(Follow our live coverage of Justice Ruth Bader Ginsburg’s commemoration and the Supreme Court vacancy.)
President Trump routinely passes along false and misleading information that has been circulating online. On Monday, he appeared to be the one starting it.
Shortly before Justice Ruth Bader Ginsburg died, she made a request about what should happen to her seat on the Supreme Court. “My most fervent wish is that I will not be replaced until a new president is installed,” Justice Ginsburg said, according to NPR, which reported that the 87-year-old justice dictated the note to her granddaughter, Clara Spera, in the final days of her life.
But during a “Fox & Friends” interview on Monday morning, President Trump claimed, without evidence, that Justice Ginsburg’s “dying wish” might actually have been written by a top Democrat like Representative Adam Schiff of California, Senator Chuck Schumer of New York or Speaker Nancy Pelosi of California.
“I don’t know that she said that, or if that was written out by Adam Schiff, and Schumer and Pelosi,” Mr. Trump said. “That came out of the wind. It sounds so beautiful, but that sounds like a Schumer deal, or maybe Pelosi or Shifty Schiff.”
This baseless claim appears to be a Trump original. Questions about the legitimacy of Justice Ginsburg’s “dying wish” were not circulating online in any significant way before his Fox News appearance.
But after the appearance, social media has filled with false claims echoing Mr. Trump’s conspiracy theory, and taking it even further into the land of nonsense. On Twitter, users continued to spread their false claims that Justice Ginsburg dictated the note to her “8-year-old granddaughter.” (Ms. Spera is a lawyer who graduated from Harvard Law School in 2017.) They have cast doubts on the integrity of NPR’s reporting. (Nina Totenberg, the NPR reporter who published the detail about Justice Ginsburg’s last wish, is a longtime Supreme Court reporter who has been close to the Ginsburg family for decades.) And they have sought to portray Democrats spreading false rumors about Justice Ginsburg’s death as part of a political power grab.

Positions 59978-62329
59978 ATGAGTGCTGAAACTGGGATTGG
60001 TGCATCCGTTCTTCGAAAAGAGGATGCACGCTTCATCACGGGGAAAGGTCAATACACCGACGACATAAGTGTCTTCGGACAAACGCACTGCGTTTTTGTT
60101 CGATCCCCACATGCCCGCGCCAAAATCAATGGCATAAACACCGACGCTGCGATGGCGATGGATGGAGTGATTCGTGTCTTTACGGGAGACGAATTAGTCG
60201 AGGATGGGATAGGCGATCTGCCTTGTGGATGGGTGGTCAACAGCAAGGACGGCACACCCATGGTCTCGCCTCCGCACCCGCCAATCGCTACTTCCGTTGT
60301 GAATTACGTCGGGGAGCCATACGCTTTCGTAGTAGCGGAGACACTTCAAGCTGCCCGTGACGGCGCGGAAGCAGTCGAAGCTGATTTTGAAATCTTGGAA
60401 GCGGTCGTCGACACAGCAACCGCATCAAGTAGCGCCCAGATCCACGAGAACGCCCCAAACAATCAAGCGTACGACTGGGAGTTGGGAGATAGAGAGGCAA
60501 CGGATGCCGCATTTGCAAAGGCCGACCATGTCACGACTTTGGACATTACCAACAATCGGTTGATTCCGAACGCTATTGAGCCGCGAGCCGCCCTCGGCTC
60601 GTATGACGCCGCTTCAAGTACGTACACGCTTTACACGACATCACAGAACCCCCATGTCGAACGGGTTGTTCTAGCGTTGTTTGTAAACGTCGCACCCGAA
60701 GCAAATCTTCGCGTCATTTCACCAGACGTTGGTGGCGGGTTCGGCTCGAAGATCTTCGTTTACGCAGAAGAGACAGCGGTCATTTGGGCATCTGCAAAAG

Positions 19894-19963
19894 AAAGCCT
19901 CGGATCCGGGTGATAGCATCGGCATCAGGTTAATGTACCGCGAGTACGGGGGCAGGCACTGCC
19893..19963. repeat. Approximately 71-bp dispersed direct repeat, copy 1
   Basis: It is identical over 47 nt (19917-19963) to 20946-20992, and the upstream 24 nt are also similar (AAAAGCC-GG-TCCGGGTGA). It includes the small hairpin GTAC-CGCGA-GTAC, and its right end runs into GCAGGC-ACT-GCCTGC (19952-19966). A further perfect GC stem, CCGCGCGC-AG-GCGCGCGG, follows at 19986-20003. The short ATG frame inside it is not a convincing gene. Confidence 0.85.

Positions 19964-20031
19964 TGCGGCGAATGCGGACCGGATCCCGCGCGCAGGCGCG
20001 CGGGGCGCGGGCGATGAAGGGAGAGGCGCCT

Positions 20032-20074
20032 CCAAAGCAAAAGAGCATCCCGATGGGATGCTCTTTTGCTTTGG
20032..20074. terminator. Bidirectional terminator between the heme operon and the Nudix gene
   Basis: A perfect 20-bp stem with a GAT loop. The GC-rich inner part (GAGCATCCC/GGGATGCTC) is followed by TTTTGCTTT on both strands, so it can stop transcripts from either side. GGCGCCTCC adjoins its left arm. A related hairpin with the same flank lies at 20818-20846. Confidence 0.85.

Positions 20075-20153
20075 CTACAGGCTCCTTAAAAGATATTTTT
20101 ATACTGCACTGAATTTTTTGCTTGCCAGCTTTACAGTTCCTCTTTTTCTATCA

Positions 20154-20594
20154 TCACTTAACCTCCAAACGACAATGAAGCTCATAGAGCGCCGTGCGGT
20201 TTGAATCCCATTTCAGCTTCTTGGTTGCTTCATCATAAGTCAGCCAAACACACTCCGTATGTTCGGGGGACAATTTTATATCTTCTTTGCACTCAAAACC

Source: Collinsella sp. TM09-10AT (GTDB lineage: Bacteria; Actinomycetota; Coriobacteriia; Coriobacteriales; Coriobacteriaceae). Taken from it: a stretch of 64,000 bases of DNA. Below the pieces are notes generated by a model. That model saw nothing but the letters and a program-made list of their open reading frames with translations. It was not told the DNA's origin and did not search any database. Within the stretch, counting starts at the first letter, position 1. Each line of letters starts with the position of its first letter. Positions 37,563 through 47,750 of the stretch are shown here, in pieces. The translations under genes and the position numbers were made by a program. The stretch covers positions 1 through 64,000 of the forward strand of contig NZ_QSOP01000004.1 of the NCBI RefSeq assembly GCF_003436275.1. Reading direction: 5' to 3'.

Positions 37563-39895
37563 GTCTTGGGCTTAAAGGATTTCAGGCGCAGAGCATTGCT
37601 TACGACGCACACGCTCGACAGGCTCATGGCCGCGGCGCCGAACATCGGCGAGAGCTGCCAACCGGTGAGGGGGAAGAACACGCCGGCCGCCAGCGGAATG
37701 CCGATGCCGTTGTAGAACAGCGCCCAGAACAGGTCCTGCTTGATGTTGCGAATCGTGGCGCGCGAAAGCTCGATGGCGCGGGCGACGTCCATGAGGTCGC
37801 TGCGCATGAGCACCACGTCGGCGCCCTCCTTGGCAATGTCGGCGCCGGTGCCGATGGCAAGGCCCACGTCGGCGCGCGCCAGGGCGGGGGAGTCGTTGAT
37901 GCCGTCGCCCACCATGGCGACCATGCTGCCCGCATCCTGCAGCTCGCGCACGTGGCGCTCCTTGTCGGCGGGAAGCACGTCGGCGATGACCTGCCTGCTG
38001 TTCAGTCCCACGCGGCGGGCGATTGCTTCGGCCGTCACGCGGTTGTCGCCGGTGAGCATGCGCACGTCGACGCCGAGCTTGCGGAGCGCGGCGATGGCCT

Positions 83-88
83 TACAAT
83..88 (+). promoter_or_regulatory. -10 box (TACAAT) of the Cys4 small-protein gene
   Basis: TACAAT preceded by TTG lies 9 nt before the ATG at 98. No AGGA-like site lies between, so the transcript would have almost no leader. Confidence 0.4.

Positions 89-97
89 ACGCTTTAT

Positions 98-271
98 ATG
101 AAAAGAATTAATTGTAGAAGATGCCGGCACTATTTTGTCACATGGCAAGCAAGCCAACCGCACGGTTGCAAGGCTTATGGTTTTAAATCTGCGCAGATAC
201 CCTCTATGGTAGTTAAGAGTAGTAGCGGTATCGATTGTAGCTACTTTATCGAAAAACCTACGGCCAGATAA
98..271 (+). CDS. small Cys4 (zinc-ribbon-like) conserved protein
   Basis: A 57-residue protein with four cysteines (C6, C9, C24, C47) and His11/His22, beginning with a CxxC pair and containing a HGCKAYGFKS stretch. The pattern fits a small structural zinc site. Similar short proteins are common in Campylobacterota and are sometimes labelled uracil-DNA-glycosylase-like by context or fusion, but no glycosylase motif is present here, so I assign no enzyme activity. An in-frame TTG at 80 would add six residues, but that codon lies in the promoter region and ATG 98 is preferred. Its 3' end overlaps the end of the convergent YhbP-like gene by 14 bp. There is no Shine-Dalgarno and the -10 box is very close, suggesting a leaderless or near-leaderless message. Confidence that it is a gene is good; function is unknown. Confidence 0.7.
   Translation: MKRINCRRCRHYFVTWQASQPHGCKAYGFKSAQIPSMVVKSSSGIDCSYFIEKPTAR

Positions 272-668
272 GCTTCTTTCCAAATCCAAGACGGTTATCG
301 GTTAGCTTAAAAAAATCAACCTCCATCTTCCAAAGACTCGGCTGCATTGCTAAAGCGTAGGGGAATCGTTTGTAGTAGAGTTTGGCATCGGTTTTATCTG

In an appearance on MSNBC on Monday, Ms. Totenberg confirmed her account of Justice Ginsburg’s statement, and said that others in the room at the time witnessed her making it, including her doctor. “I checked,” Ms. Totenberg added, “because I’m a reporter.”
Mr. Schiff, one of the congressional Democrats Mr. Trump speculated might have invented Justice Ginsburg’s request, responded on Twitter, saying “Mr. President, this is low. Even for you.”